High Speed Chases, High Speed Crashes | Police Pursuits Gone Wrong (Part One)

[What you are about to read arguably ventures into the realm of opinion.]

Every time we publish footage of a high speed chase, the comments are full of spirited debate. Predictable spirited debate. The following example was created from a mashup of actual conversations:

A: Of course, the capital felony of shoplifting. Punishable by 126 MPH deadly PIT maneuver. The pursuit created too much danger for everyone. It should have been called off.

B: It’s a crime and the thief was driving at speeds that would kill! Plus they had a gun. So do you want to recant your ignorant statement?

A: If you watch the video, they clearly say they don’t think the person has a gun. The police chasing them is the reason they continue to drive at high speeds. If police back off the chase that person will slow down to blend in with regular traffic and not put the public at risk. Is shoplifting that serious of a crime that it requires such a large police response, and deadly force? Also, guns are not illegal.

B: WTF? Are you defending a criminal? That’s the real problem today. Not the police. It’s people defending the criminals and then complaining constantly when the police didn’t arrive to help them against criminals! Pick a side, DOLT!

A: I am not defending the shoplifter. The police responded to a shoplifting incident like they do to an armed robbery. My point is this could have been handled better, and more safely. CHP’s top speed for PIT is 35 mph, the maximum speed recommended by the agency that developed the technique. I’m saying that in this situation the risk wasn’t worth it. Even the risk to the officer is too high. It’s crazy. Pursuits are dangerous enough without intentional crashes.

B: So you just want to let criminals go? How fast do you have to speed before you don’t get a ticket anymore? That’s ridiculous. It would lead to chaos.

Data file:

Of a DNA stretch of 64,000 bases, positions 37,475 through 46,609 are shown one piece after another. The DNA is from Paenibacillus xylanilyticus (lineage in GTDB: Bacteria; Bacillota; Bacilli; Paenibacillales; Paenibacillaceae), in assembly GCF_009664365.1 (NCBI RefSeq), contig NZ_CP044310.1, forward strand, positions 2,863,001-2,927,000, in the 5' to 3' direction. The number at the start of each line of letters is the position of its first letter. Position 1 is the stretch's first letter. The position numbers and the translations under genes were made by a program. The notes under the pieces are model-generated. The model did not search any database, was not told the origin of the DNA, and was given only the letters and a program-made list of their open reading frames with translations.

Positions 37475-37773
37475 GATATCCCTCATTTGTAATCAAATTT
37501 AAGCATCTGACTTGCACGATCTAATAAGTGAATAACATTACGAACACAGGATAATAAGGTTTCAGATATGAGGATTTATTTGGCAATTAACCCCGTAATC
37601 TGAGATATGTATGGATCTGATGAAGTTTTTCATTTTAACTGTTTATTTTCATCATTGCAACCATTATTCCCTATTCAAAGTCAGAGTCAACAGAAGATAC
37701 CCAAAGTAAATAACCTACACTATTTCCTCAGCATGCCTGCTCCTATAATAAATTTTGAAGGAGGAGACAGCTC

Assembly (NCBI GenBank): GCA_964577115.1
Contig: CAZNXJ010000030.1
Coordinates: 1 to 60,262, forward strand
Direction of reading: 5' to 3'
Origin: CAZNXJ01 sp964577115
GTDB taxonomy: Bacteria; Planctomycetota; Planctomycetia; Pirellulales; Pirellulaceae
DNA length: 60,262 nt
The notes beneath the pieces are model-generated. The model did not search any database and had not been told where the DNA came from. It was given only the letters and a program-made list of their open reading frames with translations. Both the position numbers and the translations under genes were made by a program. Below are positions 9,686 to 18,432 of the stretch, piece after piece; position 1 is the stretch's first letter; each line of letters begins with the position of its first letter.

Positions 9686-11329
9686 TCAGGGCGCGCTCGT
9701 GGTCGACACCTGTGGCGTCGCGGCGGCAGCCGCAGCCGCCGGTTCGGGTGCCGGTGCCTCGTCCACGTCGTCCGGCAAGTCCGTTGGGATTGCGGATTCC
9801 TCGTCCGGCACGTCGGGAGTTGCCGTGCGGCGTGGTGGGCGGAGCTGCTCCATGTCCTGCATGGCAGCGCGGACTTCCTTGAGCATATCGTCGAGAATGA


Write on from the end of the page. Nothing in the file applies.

That conversation has happened countless times in comments on this channel. In fact, it consists almost entirely of actual quotes. Rather than directly weigh in, I want to provide you with more information.

First, a recent comment caught my attention. The commenter, referencing California Highway Patrol pursuits, wrote “Just wait until one of those pursuits kills an uninvolved party.”

It caught my attention because California pursuit stats are readily available. I am also familiar with them, and there is no “waiting” necessary. In 2019, of nearly 9,000 California pursuits, more than 2,000 ended in a collision, injuring more than 1,200 and killing 35. Fourteen of the 35 dead were uninvolved third parties. Of the injuries, 370 were uninvolved and 60 were officers. The most common originating violation was speeding.

I also want to share with you the Arkansas State Police pursuit policy, and to contrast it with that of Nevada Highway Patrol. The most striking difference is in their approach to safety.

Although both start with references to safety, ASP’s safety note is one sentence long, quoting the state law that requires officers to drive with “due regard for the safety of all persons.” The policy then dictates the number of units that can be pursuing at one time — unless an exception is made.

Overall, ASP’s policy provides little actual guidance and almost no explicit direction on when pursuits should or should not be initiated or terminated. Under some circumstances, ASP policy allows troopers to PIT motorcycles. It doesn’t allow troopers to drive on the wrong side of the road during a pursuit unless exigent circumstances exist and supervisor approval is obtained in advance.